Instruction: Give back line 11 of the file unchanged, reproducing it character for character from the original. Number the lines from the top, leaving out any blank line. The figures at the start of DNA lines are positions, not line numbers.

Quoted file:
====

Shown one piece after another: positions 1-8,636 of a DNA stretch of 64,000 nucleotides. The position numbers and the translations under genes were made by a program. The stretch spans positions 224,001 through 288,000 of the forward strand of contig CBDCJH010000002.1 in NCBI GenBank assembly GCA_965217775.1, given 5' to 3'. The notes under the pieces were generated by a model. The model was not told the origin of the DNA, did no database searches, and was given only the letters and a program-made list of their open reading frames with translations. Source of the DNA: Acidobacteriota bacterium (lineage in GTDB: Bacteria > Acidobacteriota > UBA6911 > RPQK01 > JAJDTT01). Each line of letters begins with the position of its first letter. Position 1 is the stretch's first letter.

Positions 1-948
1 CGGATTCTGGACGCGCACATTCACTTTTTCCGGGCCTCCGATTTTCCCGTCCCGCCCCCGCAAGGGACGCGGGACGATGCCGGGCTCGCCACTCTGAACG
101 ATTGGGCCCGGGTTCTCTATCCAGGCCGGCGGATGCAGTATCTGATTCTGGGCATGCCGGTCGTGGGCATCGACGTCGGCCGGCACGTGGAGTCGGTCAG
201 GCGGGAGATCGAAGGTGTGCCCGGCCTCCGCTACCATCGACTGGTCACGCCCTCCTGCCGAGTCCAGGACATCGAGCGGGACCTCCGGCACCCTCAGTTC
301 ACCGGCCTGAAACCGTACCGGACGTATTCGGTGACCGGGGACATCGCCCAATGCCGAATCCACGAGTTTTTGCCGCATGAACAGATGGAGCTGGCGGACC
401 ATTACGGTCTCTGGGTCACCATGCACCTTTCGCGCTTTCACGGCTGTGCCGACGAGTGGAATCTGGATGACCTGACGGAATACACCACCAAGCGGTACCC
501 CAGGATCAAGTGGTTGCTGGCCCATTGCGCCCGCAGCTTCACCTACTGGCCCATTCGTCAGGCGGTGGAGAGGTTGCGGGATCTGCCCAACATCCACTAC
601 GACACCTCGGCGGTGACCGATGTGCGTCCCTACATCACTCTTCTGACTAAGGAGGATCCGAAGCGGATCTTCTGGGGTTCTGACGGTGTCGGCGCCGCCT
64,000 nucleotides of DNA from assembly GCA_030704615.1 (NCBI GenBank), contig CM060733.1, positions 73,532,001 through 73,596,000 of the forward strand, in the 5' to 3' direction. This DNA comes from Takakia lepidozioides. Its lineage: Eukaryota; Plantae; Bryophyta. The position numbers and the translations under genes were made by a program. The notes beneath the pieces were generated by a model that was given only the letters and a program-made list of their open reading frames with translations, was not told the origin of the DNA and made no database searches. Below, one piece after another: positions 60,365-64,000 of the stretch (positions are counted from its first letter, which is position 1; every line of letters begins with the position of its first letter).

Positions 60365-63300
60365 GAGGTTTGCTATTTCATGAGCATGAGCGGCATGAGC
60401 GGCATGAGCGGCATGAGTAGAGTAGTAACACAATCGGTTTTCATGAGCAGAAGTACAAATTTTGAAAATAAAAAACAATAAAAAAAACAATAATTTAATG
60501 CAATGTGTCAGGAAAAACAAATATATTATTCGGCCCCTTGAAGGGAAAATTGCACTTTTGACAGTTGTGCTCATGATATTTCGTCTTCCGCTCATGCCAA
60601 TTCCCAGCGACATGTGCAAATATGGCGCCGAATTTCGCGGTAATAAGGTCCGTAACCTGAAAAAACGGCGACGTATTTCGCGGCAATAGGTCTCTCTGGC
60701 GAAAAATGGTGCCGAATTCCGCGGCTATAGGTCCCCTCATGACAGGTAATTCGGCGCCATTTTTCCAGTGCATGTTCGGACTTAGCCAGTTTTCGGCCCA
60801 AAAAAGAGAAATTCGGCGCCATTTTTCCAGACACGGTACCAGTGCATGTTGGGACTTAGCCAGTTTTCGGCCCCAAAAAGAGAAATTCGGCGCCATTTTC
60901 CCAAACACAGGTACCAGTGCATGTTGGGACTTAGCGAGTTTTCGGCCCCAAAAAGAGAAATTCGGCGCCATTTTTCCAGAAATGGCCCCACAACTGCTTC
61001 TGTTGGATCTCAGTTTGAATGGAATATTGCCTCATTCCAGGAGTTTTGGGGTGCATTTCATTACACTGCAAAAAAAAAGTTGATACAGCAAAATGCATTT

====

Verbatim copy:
Positions 60365-63300